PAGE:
Chee Chee: A Study of Aboriginal Suicide
Benjamin Chee Chee lived with anger and frustration for more than thirty years before he took his own life. An Ojibway artist who killed himself just as he was beginning to gain international recognition, Chee Chee is one of the thousands of aboriginal peoples in Canada who have committed suicide. Noted suicidologist and former RCMP officer Alvin Evans explores Chee Chee's wild, reckless, creative life to reveal how the clash between Native and White society has affected the suicide rate of young Native men and women, now among the highest in the world.
Using his in-depth understanding of Native self-destructive behaviour and information from interviews with Chee Chee's mother, close friends, and fellow artists, Evans shows that understanding Benjamin's suicide requires moving beyond psychological analysis to include the damage that contact with White society has caused to Native culture, heritage, status, and meaning of life. Evans argues that White society needs to understand these dynamics to be involved in the healing process of Aboriginal peoples in Canada - or to at least avoid hindering their recovery.
What people are saying - Write a review
LibraryThing ReviewUser Review - allison.sivak - LibraryThing
I read this some time ago, and so my recall isn't very good. But from what I do remember, this book is not only the writing of Benjamin Chee Chee's life, but also an analysis of why First Nations ... Read full review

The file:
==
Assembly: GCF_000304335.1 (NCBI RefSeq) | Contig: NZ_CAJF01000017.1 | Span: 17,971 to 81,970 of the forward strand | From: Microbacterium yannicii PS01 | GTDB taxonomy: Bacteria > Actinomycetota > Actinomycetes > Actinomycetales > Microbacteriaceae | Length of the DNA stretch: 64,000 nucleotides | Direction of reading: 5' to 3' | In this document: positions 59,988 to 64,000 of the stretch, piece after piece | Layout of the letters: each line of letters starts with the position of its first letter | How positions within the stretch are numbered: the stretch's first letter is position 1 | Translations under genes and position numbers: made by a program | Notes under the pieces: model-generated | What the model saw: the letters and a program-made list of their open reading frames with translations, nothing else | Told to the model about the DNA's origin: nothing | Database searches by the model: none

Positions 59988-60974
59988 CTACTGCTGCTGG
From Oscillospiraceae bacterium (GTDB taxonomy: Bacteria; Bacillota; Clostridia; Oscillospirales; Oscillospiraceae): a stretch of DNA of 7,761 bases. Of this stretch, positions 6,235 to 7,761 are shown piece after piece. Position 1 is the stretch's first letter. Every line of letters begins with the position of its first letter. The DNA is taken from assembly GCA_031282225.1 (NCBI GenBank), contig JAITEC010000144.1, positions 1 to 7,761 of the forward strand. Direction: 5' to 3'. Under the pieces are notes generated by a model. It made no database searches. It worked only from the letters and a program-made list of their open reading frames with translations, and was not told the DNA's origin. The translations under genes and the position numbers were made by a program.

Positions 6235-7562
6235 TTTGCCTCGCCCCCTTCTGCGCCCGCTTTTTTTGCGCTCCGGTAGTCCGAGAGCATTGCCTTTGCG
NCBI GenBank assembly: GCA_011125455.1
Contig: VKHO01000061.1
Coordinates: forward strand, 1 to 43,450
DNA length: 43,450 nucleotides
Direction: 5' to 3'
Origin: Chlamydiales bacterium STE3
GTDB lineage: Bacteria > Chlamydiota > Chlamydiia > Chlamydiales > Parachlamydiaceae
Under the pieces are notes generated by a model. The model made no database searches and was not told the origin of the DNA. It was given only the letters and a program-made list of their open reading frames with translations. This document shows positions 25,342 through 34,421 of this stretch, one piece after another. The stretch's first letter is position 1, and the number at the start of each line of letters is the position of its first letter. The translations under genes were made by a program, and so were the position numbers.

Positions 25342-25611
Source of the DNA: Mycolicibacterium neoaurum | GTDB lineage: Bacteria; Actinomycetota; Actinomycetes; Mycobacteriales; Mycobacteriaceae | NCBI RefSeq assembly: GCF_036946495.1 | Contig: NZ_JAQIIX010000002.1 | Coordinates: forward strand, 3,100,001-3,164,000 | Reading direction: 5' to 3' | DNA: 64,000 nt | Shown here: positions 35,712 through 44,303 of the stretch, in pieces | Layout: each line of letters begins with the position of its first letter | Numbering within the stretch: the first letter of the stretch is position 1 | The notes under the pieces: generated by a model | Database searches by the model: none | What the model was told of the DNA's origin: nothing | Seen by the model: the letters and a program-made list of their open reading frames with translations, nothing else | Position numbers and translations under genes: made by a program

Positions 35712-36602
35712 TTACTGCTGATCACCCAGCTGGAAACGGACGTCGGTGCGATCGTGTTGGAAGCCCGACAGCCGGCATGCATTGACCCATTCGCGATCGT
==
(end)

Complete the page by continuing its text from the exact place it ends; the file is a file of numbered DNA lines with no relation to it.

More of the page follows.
User Review - Flag as inappropriate
CHEE CHEE A LIFE
CHEE CHEE THE ARTIST
CANADIAN NATIVE INHERITANCE
THE ACT OF SUICIDE
THE SUICIDE OF BENJAMIN CHEE CHEE
HORIZONS OF HOPE AN EMPOWERING JOURNEY
Other editions - View all
Aboriginal suicide abuse act of suicide alcohol artist attitude become believed Benjamin Chee Chee Benny Brown Canada Canadian Natives cent Chee Chee's death Chee's child Commission on Aboriginal commit suicide continued created creative deeply depression described despair destroy develop elders environment existential experience expression feelings felt Forum on Suicide Frankl Frederick Brown friends Fritz Jakobsson gallery Harold Cardinal healing human Ibid identity individual Inuit jail Josephine kill live loss lost Louko Manitoulin Island meaning meaningful ment Montreal mother Nanabozho Native children Nishnawbe Aski Nation non-Aboriginal Ojibwa of Southern Ottawa Ottawa General Hospital pain paintings parents Paul's United College person police population problem relationships reserve residential school system response Rose Valley Royal Commission self-destructive behaviour Shneidman social Spirit Status Indians struggle suicide epidemic tion told University of Waterloo victims well-being white culture white society Wikwemikong young Natives